Exercise Ball Exercises for Cellulite

Cellulite is a non-life-threatening substance that builds up under the skin and makes it look rough and dimpled. Although cellulite is nearly impossible to get rid of altogether, you can take proactive measures to make it less noticeable. According to the Mayo Clinic, strengthening muscles in your legs, thighs and buttocks can improve the appearance of the dimpled skin. You can do these exercises with the aid of an exercise ball.

Wall Squats

Wall squats are done with the exercise ball pinched against a wall at the middle of your back. Step your feet forward, place them shoulder-width apart, and lower yourself by bending your knees. After holding briefly, stand back up and repeat. Wall squats work your butt and thighs, and you can increase the resistance by holding dumbbells at your sides.

Lunges

Lunges are intense leg exercises that work your butt, hamstrings and quads. Place the top of one foot on the ball, and step your other foot forward so you are in a staggered stance. Lower yourself by bending your front knee, then lift back up. You can hold dumbbells for added resistance. If you feel unsteady when doing lunges, grab a weight bench for balance.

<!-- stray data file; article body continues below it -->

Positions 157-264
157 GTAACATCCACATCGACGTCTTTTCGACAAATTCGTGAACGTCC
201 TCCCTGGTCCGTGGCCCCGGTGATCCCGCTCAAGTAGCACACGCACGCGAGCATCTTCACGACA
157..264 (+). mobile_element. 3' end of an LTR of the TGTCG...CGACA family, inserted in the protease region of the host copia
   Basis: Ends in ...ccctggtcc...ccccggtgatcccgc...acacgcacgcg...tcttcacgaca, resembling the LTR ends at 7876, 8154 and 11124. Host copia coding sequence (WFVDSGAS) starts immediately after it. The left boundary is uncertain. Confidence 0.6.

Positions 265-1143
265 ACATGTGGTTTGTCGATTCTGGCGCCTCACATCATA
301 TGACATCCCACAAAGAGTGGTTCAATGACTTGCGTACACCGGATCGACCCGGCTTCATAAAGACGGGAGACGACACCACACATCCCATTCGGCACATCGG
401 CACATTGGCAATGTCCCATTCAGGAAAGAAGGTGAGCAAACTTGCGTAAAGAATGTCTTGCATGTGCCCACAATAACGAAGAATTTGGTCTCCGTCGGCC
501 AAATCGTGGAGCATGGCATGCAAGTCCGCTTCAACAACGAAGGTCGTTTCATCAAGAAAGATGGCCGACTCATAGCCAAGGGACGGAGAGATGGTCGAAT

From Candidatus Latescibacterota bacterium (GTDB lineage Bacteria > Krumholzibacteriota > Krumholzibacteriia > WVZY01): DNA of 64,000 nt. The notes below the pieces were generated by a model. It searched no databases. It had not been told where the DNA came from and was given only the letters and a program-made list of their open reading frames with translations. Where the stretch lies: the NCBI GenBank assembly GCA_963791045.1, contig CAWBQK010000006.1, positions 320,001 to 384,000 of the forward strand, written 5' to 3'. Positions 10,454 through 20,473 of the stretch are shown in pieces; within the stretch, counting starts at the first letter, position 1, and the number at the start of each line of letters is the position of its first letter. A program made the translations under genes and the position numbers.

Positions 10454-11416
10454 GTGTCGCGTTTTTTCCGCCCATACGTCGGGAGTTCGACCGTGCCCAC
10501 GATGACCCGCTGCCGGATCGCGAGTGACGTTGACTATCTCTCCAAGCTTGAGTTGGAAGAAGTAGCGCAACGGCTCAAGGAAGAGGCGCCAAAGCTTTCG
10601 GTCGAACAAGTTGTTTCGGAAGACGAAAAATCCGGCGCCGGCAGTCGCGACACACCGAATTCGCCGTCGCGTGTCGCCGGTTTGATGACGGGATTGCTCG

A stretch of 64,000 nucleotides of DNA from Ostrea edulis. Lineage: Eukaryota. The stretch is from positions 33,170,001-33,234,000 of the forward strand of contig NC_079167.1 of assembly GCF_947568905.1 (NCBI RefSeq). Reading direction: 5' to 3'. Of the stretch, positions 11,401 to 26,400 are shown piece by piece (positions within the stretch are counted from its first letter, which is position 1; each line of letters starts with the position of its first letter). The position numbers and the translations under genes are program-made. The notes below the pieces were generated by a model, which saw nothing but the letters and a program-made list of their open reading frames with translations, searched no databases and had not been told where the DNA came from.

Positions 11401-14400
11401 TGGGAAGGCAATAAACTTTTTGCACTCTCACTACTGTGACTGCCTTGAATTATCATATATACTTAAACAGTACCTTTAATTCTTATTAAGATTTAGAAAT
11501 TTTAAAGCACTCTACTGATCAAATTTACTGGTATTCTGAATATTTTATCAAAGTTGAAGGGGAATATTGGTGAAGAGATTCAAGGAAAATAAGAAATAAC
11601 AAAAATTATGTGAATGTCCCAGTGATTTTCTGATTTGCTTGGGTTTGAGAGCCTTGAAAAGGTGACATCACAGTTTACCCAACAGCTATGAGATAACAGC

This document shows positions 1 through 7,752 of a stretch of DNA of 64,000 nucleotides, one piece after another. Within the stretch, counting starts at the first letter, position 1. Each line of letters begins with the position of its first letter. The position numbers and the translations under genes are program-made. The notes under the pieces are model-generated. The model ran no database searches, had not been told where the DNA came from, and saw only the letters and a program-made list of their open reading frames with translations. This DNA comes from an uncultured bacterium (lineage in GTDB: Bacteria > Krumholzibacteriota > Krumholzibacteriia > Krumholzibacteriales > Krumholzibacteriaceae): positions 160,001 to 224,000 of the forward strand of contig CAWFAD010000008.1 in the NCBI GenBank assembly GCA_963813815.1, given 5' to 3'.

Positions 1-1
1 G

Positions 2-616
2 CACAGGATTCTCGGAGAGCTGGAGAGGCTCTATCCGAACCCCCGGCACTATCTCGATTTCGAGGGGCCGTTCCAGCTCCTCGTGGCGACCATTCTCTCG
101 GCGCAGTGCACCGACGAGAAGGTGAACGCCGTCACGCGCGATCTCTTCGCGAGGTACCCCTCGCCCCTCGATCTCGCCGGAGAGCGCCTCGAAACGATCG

Butt Raises

Butt raises are done from a face-up position on the floor. Place your feet on top of the ball, then lift your hips into in the air while forcefully squeezing your butt muscles (glutes. Lower yourself and repeat. This exercise also targets your hamstrings.

Adductor Squeeze

An adductor squeeze is an isometric exercise–there is no lengthening or shortening of a muscle. “Adduction” means to bring toward the body. Sit in a chair, place the ball between your knees, and squeeze it forcefully. This mainly works the insides of your thighs.

About this Author

Kevin Rail has worked in the fitness industry since 2001 and has been writing since 2004. He has professional experience as a certified personal trainer, wellness coach, motivational engineer and freelance fitness writer. He currently writes a monthly column for Ron Jones High-Performance Health. Rail has a bachelor’s degree in sports management: fitness and wellness from California University of Pennsylvania.